Understanding mechanisms underlie the individual’s daily time allocations is very important to understand the variability ofindividual’s time-space constraints and to forecast his/her daily activity participation. At most of previous studies, activity timeallocation was viewed as allocating a continuous quantity (daily time budget) into multiple discrete alternatives (i.e. variousactivities and trips to engage with). However, few researches considered the influence of travel time that needs to be spent onreaching the activity location. Moreover, travel time itself is influenced by individuals’ mode choice. This can lead to an over- orunder-estimation of particular activity time location. In order to explicitly include the individual’s travel time and mode choiceconsiderations in activity time allocation modelling, in this study, a nested multivariate Tobit model is proposed. This proposedmodel can handle: 1. Corner solution problem (i.e. the present of substantial amount of zero observations); 2. Time allocationtrade-offs among different types of activities (which tends to be ignored in previous studies); 3. Travel is treated as a deriveddemand of activity participation (i.e. travel time and mode share are automatically censored, and are not estimated, ifcorresponding activity duration is censored). The model is applied on a combined dataset of Swedish national travel survey(NTS) and SMHI (Swedish Meteorological and Hydrological Institute) weather record. Individuals’ work and non-work activitydurations, travel time and mode shares are jointly modelled as dependent variables. The influences of time-locationcharacteristics, individual and household socio demographics and weather characteristics on each dependent variable areexamined. The estimation results show a strong work and non-work activity time trade-offs due to the individual’s time-spaceconstraints. Evidences on a potential positive utility of travel time added on non-work activity time allocation in the Swedish case,are also found. Meanwhile, the results also show a consistent mode choice preference for a given individual. The estimatednested multivariate Tobit model provides a superior prediction, in terms of the deviation of the predicted value against the actualvalue conditional on the correct prediction regarding censored and non-censored, compared to mutually independent Tobitmodels. However, the nested multivariate Tobit model does not necessarily have a better prediction for model componentsregarding non-work related activities.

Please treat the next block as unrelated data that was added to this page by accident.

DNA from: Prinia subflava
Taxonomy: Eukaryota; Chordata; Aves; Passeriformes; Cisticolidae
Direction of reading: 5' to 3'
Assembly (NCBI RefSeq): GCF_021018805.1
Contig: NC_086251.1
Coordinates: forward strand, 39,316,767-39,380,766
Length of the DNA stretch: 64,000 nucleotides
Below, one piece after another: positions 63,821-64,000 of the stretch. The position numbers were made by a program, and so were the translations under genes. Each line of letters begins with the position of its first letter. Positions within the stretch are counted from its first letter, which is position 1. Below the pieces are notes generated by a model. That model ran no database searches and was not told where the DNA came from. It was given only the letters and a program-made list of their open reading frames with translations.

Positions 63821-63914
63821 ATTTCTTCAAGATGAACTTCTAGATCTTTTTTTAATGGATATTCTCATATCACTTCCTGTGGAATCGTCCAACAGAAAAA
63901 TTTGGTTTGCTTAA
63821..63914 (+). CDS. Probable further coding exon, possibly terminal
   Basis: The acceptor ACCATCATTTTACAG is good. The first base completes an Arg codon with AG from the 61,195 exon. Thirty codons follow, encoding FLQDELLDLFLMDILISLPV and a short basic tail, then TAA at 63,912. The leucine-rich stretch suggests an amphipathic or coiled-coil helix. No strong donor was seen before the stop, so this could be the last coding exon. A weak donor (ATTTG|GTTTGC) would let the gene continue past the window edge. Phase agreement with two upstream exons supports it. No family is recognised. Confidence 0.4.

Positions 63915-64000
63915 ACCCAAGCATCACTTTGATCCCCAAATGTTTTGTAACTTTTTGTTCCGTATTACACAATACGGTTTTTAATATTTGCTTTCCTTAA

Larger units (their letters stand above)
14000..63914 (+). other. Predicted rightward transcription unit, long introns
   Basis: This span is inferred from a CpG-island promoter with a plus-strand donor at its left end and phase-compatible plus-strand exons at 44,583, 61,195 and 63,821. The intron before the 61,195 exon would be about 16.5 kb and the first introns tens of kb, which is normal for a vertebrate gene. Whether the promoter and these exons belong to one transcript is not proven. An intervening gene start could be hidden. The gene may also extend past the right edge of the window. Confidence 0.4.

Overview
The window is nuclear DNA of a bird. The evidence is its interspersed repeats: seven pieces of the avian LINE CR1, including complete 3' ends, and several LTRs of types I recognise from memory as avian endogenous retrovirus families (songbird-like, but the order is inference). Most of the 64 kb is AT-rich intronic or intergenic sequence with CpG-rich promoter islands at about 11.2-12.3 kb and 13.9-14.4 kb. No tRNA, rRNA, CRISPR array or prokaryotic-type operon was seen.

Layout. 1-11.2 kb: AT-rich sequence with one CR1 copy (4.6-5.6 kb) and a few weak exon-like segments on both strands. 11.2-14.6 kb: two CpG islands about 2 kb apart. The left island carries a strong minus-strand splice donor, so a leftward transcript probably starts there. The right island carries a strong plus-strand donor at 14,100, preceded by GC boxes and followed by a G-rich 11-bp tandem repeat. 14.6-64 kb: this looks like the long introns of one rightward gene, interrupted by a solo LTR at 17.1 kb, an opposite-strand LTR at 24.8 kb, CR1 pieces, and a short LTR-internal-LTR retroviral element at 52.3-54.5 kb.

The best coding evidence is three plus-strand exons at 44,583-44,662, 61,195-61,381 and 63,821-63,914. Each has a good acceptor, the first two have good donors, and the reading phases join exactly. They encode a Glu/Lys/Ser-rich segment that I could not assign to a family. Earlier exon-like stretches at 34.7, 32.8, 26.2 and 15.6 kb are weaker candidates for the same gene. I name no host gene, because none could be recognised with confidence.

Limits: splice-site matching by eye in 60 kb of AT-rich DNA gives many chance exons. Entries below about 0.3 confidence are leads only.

• 286.
    Chengxi, Liu
    et al.
    KTH, School of Architecture and the Built Environment (ABE), Transport Science, Transport Planning, Economics and Engineering.
    Susilo, Yusak O.
    KTH, School of Architecture and the Built Environment (ABE), Transport Science, Transport Planning, Economics and Engineering.
    Nursitihazlin, Ahmad Termida
    KTH, School of Architecture and the Built Environment (ABE), Transport Science, Transport Planning, Economics and Engineering.
    Subjective perception towards uncertainty on weather conditions and its impact on out-of-home leisure activity participation decisionsManuscript (preprint) (Other academic)
    Abstract [en]

    Weather is fundamentally a ‘subjective’ perception rather than an objective measure that affects individual’s everyday travel decisions. This study uses data from a four-wave travel diary survey and aims to answer two research questions, i.e. 1. How individuals from different socio-demographic groups perceive weather. 2. How subjective weather perceptions affect individuals’ leisure activity participation decisions. Subjective weather perception and leisure activity participation are modelled in panel static/dynamic ordered Probit models. The results show that the reference thermal environment in general corresponds to the historical mean of the thermal environment. The effects of objective weather measures on subjective weather perception vary substantially between individuals. Moreover, the effect of subjective weather perception on leisure activity participation is non-linear and asymmetric. Only “very bad weather” and “very good weather” significantly influence the leisure activity participation. The effect of “very bad weather” also varies significantly between individuals. The intra-individual heterogeneity in the effect of “very good weather” has a smaller magnitude than that in the effect of “very bad weather”.